Oprah Winfrey: Part 2

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Yet Oprah hasn’t become a powerhouse through her empathetic personality alone. She’s also made some shrewd financial decisions along the way. In 1986 her show was syndicated nationally. Yet rather than be a “talent for hire, as most TV stars are,” as Fortune magazine noted, Oprah negotiated deals which meant her newly formed company Harpo (Oprah spelled backwards) was able to keep a substantial percentage of the show’s profits.

This period of growth, according to Harpo President Tim Bennett, was seminal. “Oprah took control of herself. And by taking control, she opened up the door to getting the lion’s share of the profits for the show.” For the 1988-89 season licensing fees were estimated at £63 million.

By 2002, annual revenues from The Oprah Winfrey Show were estimated at £189 million, and Winfrey’s net worth exceeded £630 million. But it didn’t just have financial implications, it also meant she could keep control of her show and her image.

Her personal life was also going swimmingly. In 1986, she met Stedman Graham, a once-divorced former basketball player and executive at the charity Athletes Against Drugs. At first he struggled with the idea that her wealth made her so self-sufficient.

“One of the things I think made him feel somewhat embarrassed in the beginning of the relationship is that he felt there was nothing he could do for me,” Oprah told Ebony magazine in 1993. “I have 100 employees and if I need anything done, I don’t have to call him and say, ‘Can you stop by the cleaners for me?’ What he had to learn was that is not what I need. What I need is for him to be there for me.”

Oprah admitted on Piers Morgan’s show that she and Stedman only fell in love when a relative sold a story on her. “I’m really sorry. You don’t deserve this,” Stedman told her at the time. “When someone is willing to stand in and stand up for you,” she added, “that’s what love is.”

But even once happily coupled up they faced troubles, first the suggestion that he was simply with her for her money and then, rumour began that he was gay. It was devastating for Oprah, she said, “That was the most difficult time for me. I believe in my heart that had I not been an overweight woman that rumour would never have occurred. If I were lean and pretty, nobody would ever say that. What people were really saying is why would a straight, good-looking guy be with her?”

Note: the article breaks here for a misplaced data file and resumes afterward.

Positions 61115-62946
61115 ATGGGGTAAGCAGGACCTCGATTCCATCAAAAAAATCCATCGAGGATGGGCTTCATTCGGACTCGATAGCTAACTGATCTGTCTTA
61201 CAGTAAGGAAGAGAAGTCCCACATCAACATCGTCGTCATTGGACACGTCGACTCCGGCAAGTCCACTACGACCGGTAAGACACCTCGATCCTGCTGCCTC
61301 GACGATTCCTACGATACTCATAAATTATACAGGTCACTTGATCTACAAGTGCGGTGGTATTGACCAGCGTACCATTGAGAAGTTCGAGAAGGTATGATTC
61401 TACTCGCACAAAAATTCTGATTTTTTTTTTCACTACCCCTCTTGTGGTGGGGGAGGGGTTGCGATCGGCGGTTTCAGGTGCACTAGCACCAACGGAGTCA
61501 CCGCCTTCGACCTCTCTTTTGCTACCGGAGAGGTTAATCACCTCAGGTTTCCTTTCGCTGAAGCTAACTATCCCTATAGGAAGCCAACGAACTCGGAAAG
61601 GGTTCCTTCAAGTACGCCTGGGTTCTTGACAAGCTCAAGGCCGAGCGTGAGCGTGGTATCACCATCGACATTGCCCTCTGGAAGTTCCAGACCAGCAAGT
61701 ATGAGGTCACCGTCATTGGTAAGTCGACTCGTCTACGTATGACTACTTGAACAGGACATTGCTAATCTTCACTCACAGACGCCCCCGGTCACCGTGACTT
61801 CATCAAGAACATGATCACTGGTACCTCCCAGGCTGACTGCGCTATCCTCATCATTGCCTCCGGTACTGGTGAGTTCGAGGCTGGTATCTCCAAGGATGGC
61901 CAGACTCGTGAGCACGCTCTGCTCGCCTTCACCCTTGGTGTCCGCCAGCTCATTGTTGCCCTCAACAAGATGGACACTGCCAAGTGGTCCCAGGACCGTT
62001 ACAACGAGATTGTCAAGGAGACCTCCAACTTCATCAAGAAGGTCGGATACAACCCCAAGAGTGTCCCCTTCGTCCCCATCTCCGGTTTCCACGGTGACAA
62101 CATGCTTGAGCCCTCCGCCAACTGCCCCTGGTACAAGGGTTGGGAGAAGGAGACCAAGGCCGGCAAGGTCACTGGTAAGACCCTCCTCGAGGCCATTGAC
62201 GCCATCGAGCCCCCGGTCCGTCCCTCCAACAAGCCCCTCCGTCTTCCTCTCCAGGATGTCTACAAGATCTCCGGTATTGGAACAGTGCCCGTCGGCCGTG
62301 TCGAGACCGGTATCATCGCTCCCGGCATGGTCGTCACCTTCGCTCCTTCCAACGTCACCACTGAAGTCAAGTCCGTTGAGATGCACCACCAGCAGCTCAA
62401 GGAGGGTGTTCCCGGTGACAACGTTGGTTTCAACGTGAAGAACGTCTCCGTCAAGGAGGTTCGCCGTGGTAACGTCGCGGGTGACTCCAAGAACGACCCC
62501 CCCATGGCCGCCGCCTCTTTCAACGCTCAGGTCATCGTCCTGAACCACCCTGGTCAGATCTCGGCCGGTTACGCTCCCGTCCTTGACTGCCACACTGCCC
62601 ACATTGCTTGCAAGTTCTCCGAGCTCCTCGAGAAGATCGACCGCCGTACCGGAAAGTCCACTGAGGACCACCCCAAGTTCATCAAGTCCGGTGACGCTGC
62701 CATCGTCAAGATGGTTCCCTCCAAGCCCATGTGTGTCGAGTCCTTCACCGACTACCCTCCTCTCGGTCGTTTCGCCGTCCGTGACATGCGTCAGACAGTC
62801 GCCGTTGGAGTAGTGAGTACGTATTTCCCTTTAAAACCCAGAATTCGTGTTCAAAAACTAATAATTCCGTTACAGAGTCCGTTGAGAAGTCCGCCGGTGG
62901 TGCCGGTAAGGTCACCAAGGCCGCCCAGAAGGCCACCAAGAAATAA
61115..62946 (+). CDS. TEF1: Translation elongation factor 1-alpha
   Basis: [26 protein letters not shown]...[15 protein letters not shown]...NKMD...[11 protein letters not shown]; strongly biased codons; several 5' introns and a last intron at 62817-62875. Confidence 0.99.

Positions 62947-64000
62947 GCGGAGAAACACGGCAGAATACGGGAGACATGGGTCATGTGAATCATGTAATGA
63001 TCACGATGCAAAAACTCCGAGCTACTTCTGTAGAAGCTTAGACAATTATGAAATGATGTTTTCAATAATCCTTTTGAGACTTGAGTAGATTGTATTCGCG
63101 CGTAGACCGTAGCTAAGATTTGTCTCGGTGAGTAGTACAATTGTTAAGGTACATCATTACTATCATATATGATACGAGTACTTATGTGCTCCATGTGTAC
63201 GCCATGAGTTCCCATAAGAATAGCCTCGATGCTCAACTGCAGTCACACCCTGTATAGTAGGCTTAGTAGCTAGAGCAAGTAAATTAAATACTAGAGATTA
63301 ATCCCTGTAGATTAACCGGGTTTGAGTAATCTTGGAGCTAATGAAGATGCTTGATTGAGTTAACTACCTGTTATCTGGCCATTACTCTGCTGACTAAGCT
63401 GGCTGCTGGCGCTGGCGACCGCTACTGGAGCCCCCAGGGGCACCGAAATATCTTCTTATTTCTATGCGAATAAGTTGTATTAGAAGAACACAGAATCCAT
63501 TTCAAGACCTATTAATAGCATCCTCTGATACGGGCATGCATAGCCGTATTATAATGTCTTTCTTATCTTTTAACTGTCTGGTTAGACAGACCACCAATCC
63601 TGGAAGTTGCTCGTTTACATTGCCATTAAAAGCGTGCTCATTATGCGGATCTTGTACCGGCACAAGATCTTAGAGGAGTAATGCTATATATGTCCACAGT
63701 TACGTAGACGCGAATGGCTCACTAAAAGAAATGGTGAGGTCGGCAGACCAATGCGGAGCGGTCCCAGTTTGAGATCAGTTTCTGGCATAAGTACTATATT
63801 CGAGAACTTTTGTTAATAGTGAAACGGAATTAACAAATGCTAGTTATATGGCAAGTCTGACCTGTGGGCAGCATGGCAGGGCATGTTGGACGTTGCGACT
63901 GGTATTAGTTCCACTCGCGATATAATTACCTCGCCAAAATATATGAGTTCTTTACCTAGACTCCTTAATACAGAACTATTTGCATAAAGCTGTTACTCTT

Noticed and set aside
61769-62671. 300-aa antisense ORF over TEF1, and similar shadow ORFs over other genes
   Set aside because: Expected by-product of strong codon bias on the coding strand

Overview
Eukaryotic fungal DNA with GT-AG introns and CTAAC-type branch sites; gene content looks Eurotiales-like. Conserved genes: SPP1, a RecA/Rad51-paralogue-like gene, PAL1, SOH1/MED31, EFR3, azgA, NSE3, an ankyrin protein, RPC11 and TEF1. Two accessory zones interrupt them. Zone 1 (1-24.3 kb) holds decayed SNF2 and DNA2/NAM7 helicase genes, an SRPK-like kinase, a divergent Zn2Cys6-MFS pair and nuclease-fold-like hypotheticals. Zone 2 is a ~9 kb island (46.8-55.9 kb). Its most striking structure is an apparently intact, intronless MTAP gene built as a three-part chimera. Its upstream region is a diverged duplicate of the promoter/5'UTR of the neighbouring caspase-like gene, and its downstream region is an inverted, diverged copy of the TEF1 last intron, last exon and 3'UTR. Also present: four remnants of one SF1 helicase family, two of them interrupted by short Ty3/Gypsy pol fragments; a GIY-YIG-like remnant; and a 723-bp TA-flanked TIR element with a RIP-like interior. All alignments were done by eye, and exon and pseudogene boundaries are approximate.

But despite her growing wealth and success it was just this continued battle with self-image, self-confidence and tragedy that prevented Oprah’s success alienating her from viewers. Most celebrities become more reclusive as their fame and wealth grow, Oprah became even more candid. In 1995, she revealed that she had taken cocaine in her 20s, at the urging of a boyfriend.

Her dieting saga continued too – by 1992 Oprah reached her heaviest to date; 237lbs and she later admitted, “My drug of choice is food. I use food for the same reasons an addict uses drugs: to comfort, to soothe, to ease stress.”

Even last month Oprah astounded viewers by introducing her long-lost half-sister, Patricia, to the audience explaining, “I wanted you to hear it from me first.” Given the two women had only met for the first time in October last year, it was yet another brave and headline-stopping moment from brand Oprah. The episode netted the show its biggest ratings in nearly six years.

By the early Nineties so-called group therapy TV was becoming widespread and Oprah was concerned that her show didn’t follow a similarly ‘trashy’ route. So, she studied the tone of her TV rivals, judged their success to be short-term, and took a serious risk. “While Jerry Springer and his ilk filled their studios with stump-tooth degenerates, Ms Winfrey… encouraged her viewers to improve themselves,” commented a column in The Economist. Harpo’s mission statement was “to be a catalyst for transformation in people’s lives.”